No worries on the 500 magnum. Those will be one of the last. Not starting with a 1/4 stick of dynamite, haha. I agree on the 38 special. The 45 Colt might be the next. Reasonings I had were that those cowboy loads should have a little room for error on the hot side. 38 special will be tested in a .357 Henry and the .45 Colt in a Ruger Blackhawk, both overbuilt to handle much hotter loads than I’ll be loading, in the event a mistake is made on the hot side they have less chance of exploding. As you already mentioned, the factors involved in auto rounds complicate the process.

I appreciate the list of tools and brand recommendations. A tumbler, caliper, scales and powder measure are on the list. I get anything else listed above on my list too.

As for the cast trimmer, 500 magnum is a pretty good size piece of brass under a ton of pressure. Want to make sure the crimp depth and seating depth are consistent. The case length will directly impact both of those. With that gun, there is no room for error. We’ve all seen what happens when there is a little too much pressure in a S&W revolver. In fact, that one scares me to reload at magnum specs due to all the above mentioned. I will likely hand load 500 Special rounds for plinking, just save my brass from the factory loads.
 

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No worries on the 500 magnum. Those will be one of the last. Not starting with a 1/4 stick of dynamite, haha. I agree on the 38 special. The 45 Colt might be the next. Reasonings I had were that those cowboy loads should have a little room for error on the hot side. 38 special will be tested in a .357 Henry and the .45 Colt in a Ruger Blackhawk, both overbuilt to handle much hotter loads than I’ll be loading, in the event a mistake is made on the hot side they have less chance of exploding. As you already mentioned, the factors involved in auto rounds complicate the process.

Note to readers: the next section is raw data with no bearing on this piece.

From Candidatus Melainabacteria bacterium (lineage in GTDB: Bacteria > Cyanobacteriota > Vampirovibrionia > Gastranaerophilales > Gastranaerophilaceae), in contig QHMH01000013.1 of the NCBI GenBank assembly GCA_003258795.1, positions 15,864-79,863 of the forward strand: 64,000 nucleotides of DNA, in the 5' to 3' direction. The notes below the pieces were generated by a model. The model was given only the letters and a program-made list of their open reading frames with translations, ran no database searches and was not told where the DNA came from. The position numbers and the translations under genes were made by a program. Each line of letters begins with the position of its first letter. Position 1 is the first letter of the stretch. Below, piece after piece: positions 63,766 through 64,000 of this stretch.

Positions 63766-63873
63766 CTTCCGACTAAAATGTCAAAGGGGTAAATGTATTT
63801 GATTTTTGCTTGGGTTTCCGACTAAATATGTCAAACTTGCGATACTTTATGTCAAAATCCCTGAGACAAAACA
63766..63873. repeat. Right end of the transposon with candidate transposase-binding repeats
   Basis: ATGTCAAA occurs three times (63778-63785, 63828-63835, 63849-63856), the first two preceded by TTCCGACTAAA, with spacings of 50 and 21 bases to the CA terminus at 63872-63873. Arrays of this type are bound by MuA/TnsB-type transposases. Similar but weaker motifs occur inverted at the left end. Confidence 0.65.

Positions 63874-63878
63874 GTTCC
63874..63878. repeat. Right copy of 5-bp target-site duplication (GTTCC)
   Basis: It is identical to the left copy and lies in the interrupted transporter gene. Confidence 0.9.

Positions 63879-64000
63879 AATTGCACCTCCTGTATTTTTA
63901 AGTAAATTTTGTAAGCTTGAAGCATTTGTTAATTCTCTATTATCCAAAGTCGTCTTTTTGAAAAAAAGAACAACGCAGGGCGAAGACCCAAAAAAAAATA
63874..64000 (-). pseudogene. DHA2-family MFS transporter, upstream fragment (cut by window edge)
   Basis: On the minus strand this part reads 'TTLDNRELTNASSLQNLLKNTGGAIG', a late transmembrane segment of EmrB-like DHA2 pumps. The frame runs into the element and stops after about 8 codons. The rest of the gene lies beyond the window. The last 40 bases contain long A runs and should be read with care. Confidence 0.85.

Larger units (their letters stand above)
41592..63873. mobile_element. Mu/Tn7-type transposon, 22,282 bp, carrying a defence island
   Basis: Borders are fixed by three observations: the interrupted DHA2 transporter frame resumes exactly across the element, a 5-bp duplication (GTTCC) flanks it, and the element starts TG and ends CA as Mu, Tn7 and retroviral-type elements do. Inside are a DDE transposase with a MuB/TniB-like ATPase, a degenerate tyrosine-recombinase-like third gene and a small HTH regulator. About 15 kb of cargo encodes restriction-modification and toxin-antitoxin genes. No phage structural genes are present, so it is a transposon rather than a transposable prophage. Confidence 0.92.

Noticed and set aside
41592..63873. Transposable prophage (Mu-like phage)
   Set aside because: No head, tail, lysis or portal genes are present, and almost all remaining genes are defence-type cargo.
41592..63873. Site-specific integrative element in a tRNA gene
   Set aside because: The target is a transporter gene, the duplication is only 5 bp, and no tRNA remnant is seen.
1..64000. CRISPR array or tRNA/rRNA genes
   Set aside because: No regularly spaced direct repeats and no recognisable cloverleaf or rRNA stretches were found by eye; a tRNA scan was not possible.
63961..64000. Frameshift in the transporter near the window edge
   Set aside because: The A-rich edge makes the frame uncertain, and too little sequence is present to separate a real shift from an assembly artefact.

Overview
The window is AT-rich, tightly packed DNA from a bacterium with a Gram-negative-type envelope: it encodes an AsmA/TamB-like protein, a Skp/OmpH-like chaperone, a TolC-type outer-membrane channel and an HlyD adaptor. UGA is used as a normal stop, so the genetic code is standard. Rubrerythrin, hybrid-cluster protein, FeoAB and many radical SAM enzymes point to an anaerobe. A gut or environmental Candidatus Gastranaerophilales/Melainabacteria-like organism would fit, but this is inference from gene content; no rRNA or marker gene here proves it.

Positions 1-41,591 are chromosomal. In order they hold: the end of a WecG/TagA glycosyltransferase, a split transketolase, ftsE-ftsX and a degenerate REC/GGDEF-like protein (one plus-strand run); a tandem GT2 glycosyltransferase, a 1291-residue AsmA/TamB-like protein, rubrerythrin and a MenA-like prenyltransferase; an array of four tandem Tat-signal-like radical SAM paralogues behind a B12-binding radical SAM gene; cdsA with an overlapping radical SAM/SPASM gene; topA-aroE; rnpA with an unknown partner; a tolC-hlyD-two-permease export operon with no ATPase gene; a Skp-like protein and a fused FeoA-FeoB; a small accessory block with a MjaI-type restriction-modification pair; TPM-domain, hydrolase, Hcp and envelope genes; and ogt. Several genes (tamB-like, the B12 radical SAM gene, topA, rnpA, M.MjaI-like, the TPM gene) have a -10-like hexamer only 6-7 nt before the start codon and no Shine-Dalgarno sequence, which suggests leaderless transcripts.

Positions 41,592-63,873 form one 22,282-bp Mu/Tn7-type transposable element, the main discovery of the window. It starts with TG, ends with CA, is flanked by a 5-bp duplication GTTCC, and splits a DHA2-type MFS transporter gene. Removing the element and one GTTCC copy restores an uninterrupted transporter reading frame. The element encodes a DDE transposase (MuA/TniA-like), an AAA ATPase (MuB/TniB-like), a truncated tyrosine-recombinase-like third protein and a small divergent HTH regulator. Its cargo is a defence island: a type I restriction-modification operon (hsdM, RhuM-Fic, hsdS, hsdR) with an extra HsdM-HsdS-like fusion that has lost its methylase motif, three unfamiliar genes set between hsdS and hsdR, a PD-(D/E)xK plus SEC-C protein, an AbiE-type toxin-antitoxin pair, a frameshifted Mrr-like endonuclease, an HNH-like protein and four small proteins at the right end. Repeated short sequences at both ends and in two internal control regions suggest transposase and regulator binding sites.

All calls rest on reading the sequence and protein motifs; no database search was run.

I appreciate the list of tools and brand recommendations. A tumbler, caliper, scales and powder measure are on the list. I get anything else listed above on my list too.

As for the cast trimmer, 500 magnum is a pretty good size piece of brass under a ton of pressure. Want to make sure the crimp depth and seating depth are consistent. The case length will directly impact both of those. With that gun, there is no room for error. We’ve all seen what happens when there is a little too much pressure in a S&W revolver. In fact, that one scares me to reload at magnum specs due to all the above mentioned. I will likely hand load 500 Special rounds for plinking, just save my brass from the factory loads.
The most important thing you can do is take your time familiarizing yourself with the process. The peculiarities of some cartridges will become more obvious as you gain experience. I would recommend using the data for the applicable bullets you are using when ever possible. If you like Hornady bullets, then use their data, and buy their manual. There is a lot of additional data available from powder manufacturers that is quite good too. I recommend the Hodgdon manual that is published as a magazine every year as another viable source of data. Avoid using another manufacturers data for your bullets. For example, do not use Speer data to load Hornady bullets; while you might find a lot of overlap, the two different bullets are often seated to different depths and have differing bearing surfaces that affects load pressures. You mention a desire for consistent seating depth and crimps; good call! Doing so will only enhance the accuracy of your ammo.:thumbsup:

There is is a lot of reloading experience here at NGF; lean on that experience when you need to.